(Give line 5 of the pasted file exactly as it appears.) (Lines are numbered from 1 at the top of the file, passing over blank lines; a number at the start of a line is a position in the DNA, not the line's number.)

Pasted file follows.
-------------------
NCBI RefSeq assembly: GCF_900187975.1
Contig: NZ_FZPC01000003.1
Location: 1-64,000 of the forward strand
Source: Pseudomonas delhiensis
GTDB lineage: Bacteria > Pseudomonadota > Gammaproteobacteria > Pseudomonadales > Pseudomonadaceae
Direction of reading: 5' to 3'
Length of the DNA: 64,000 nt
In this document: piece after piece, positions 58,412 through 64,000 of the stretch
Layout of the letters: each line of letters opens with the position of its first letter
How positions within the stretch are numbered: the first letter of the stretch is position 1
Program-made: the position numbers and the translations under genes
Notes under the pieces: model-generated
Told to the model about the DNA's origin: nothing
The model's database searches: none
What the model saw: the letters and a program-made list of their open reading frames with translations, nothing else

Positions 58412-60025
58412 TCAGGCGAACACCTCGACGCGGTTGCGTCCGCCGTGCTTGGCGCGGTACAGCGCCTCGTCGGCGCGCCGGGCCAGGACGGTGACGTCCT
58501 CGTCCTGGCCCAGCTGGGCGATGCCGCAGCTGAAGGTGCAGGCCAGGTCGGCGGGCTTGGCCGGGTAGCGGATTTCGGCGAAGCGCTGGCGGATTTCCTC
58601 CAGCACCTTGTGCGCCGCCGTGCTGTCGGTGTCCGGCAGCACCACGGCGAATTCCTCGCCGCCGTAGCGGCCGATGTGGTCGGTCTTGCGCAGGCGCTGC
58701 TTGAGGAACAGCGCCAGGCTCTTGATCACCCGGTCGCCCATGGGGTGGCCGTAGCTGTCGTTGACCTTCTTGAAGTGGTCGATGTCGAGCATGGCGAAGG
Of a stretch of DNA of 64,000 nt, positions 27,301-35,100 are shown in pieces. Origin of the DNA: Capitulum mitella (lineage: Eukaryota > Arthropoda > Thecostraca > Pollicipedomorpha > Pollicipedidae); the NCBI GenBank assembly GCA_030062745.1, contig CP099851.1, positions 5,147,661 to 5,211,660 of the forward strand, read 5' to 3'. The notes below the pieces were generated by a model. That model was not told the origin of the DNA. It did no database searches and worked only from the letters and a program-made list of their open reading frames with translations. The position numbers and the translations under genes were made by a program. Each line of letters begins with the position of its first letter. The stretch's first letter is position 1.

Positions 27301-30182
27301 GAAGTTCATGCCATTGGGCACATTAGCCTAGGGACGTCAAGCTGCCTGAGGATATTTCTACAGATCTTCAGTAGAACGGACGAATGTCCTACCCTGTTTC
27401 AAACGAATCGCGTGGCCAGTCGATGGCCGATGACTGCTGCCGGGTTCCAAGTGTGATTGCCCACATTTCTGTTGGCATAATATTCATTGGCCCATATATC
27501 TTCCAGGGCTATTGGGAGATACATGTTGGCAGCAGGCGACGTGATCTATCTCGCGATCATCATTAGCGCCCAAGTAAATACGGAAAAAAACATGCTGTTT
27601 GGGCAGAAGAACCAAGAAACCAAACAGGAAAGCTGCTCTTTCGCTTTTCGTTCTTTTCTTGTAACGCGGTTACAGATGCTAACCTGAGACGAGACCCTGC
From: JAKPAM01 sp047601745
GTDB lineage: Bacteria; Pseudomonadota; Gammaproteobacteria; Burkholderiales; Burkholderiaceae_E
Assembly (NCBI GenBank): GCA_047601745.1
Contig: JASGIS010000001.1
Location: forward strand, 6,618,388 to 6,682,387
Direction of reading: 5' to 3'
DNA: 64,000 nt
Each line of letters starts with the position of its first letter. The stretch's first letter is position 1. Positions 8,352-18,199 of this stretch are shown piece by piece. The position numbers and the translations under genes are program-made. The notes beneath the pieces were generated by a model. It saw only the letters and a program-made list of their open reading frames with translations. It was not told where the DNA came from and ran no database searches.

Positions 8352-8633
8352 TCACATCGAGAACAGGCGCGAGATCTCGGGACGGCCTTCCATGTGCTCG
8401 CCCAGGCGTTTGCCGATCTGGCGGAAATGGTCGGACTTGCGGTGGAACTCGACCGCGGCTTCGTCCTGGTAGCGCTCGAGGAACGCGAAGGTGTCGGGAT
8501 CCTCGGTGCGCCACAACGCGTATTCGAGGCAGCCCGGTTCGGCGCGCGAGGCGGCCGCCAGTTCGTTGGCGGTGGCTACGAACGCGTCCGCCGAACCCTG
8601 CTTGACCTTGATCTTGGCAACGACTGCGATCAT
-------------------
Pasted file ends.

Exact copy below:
GTDB lineage: Bacteria > Pseudomonadota > Gammaproteobacteria > Pseudomonadales > Pseudomonadaceae